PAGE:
Given the nature and scope of these notes it would not be appropriate to take specific symbols recurrent in Barka’s Ocean and treat them abstracted from the whole (although a Barkian symbolology would certainly make for a fascinating hermeneutic exposition). Rather, I intend merely to explore what I’ve gleaned from Ocean’s symbolics (much of which, frankly, is ineffable) by choosing one poem, the first poem of the last volume, and move through the tropes in a very free-handed manner.
That said, I would, however, like to point out that all the nearly 1,000 poems in Ocean are to some degree a meditation on nature or the cosmos. The few exceptions — and these are significant — tend to be meditations scattered throughout the three volumes on either icons or churches. This is an important element of the Oceanic aesthetic. Only God’s creation and reflections of God’s love are worthy of the love song. If anything be “manmade,” it must reflect the conscious love of God as the motive for its creation. Thus, a cathedral represents the mystical body of Christ, and its structures are images of the divine construction reflected in the mirror of man and his devotion to God. Each element of Ocean is to some extent holographic — that is, it contains the entire image, albeit in weaker form — of the Whole: nature integrated through sacred architecture.
One symbol, however, must be examined: the ocean. Here I would just as soon give in to Eliade’s brilliant introduction to aquatic symbolism:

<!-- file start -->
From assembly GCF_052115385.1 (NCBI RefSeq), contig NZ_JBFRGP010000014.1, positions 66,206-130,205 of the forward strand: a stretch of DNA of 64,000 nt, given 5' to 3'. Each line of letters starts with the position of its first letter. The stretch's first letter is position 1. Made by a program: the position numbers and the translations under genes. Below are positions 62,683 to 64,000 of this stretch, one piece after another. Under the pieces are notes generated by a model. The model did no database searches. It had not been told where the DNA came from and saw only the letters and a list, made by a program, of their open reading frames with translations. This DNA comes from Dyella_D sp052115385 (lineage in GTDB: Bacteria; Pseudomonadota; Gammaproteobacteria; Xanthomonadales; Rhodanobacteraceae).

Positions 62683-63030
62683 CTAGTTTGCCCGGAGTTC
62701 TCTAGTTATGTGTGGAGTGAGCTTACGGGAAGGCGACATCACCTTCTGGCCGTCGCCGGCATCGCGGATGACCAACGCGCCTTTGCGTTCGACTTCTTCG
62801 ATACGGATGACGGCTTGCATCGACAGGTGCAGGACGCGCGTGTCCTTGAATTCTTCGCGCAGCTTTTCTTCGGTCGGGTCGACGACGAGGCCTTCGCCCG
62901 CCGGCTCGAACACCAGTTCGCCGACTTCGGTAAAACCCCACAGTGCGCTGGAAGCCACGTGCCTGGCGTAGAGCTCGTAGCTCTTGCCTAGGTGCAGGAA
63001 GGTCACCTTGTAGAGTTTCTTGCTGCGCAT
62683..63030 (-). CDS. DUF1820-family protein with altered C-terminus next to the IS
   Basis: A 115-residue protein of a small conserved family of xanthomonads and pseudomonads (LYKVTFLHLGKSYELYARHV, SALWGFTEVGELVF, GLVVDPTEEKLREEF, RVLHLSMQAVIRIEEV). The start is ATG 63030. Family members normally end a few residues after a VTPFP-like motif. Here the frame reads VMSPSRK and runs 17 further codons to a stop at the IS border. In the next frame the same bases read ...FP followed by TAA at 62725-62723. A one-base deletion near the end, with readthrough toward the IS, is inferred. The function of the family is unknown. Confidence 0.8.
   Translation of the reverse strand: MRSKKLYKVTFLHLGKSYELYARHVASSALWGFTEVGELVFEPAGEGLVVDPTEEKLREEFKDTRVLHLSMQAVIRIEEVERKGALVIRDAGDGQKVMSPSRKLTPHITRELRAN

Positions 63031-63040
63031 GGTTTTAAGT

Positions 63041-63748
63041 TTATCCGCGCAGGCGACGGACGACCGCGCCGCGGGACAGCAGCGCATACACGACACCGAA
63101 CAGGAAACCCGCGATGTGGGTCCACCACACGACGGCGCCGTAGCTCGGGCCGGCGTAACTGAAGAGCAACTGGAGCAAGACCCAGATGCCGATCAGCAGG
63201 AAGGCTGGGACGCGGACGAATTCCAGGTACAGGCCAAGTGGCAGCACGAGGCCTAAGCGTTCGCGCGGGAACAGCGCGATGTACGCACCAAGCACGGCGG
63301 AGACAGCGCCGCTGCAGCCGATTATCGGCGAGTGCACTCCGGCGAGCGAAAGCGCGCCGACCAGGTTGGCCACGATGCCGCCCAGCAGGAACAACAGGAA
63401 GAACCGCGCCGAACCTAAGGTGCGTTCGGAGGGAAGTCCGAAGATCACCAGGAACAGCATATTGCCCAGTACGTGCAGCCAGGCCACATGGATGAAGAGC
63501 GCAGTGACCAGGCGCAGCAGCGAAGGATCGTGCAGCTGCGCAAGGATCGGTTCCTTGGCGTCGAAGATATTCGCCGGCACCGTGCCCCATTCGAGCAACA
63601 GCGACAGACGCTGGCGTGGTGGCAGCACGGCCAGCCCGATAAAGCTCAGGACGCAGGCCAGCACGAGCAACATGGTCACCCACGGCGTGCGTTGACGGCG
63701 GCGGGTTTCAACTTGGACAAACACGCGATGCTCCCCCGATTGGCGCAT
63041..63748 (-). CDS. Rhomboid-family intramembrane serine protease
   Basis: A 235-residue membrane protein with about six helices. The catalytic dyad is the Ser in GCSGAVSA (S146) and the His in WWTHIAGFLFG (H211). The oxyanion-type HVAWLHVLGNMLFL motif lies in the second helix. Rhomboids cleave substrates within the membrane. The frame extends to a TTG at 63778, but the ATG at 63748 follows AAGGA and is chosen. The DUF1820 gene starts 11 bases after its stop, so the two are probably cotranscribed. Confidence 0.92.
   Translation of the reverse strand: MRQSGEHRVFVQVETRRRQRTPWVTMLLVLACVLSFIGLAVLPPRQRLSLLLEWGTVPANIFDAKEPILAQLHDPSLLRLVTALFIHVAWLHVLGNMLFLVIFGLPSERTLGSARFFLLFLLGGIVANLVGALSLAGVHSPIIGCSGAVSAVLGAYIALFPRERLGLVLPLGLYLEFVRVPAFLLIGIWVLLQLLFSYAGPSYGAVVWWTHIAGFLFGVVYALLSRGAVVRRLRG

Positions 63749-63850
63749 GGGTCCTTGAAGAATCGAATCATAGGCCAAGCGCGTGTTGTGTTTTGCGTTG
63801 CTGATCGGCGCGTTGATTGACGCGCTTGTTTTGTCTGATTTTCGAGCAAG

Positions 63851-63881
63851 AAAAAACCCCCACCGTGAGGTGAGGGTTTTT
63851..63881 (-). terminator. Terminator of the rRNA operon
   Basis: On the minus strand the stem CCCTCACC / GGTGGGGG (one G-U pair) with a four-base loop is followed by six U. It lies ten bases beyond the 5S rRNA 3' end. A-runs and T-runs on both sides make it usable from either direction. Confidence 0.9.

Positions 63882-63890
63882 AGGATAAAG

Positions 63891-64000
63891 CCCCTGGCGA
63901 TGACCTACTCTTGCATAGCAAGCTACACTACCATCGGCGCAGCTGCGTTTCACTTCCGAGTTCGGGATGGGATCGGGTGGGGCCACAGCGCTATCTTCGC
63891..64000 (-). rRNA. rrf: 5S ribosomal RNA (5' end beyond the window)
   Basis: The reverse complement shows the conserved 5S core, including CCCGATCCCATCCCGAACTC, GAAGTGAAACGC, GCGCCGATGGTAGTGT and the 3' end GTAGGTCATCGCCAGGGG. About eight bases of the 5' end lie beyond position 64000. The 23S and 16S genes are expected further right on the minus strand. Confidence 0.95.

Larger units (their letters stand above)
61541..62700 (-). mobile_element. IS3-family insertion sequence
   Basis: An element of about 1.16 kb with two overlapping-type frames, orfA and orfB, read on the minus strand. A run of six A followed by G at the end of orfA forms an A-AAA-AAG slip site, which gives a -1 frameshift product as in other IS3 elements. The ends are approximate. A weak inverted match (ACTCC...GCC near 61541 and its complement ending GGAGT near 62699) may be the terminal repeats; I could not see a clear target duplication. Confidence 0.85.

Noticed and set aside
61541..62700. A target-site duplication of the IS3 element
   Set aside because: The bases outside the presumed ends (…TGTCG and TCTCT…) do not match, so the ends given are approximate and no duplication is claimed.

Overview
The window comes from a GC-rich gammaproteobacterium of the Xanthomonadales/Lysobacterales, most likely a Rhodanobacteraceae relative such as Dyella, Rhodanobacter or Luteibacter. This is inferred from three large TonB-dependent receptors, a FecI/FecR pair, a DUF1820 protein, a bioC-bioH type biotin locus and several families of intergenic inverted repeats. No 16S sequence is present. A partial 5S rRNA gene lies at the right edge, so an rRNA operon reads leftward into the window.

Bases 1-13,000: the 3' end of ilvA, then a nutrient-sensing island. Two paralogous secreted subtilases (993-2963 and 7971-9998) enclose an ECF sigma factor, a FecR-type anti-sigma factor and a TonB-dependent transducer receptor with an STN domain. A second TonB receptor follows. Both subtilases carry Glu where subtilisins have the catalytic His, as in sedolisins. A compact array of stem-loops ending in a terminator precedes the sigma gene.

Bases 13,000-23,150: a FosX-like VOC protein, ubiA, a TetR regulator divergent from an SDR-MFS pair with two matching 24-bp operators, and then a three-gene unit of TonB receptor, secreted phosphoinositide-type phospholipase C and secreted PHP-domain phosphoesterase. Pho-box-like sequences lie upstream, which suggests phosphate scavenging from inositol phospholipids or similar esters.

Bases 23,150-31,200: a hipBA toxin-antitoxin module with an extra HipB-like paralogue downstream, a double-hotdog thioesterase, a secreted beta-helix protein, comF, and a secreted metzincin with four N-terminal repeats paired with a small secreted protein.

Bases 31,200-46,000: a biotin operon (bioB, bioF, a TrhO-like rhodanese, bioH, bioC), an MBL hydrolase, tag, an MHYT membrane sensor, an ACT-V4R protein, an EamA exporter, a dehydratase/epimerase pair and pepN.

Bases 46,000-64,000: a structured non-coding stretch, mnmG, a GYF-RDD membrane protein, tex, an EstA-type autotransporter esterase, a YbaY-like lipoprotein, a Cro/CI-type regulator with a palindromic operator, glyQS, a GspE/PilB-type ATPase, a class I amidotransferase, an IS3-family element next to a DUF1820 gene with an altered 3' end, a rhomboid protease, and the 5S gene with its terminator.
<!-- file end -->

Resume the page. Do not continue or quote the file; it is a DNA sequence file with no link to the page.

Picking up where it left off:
To state the case in brief, water symbolizes the whole of potentiality:
it is fons et origo, the source of all possible existence.
“Water, thou art the source of all things and of all existence” says one Indian text, (Bhavisyottarapurana 31,14) summing up the long Vedic tradition.
Waters are the foundations of the whole world; (Satapatha-Brahmana)
they are the essence of plant life, the elixir of immortality,
they ensure long life and creative energy,
they are the principle of all healing, and so on.
Principle of what is formless and potential, basis of every cosmic manifestation, container of all seeds, water symbolizes the primal
substance from which all forms come and to which they will return
either by their own regression or in a cataclysm. […] Every contact with water implies regeneration:
first because dissolution is succeeded by a “new birth,”
and then because immersion fertilizes, increases the potential of life
and of creation. […] It contains in itself all possibilities, it is supremely fluid,
it sustains the development of all things, and is therefore
either compared or even directly assimilated with the moon.
Its rhythms are fitted to the same pattern as the moon’s;
they govern the periodic appearance and disappearance of all forms,
they give a cyclic form to the development of things everywhere.
As Barka’s ocean exclaims in “The Undertaken”:
I am only the executor: to lock
as the angel of death commands! —
under the roar of funerary waves.
At the peal of church bells,
I am the executor.
(Vasyl Barka Ocean III 138)
8. Time of Judgment
Soul: resurrected through vision, beyond this life;
like its dream (– the sister’s mystery).
And memories? – after a storm the sky
sees rainbows bowing in the field.
The heavenly ship, a telling sign! – 5
bereaves as it divides.
Youth, caressing us with grace,
sprung lilies in our earthly breasts;
let’s seal them! and never mention the wake,
transfigure them instead through white ascesis; 10
seal them shut in the sarcophagus
and keep the key in the abyss.
Grave-dwellers are called beyond the scythe
to seraphic wings: alight with fire
in the deathless field. 15
The earth’s child, its blossom, attests —
to the wedding crowns’ vitality: their recital;
from two entwined cherry branches: two wedlock souls!
their recital, of love. 20
The undertaking ship: its sails like death banners;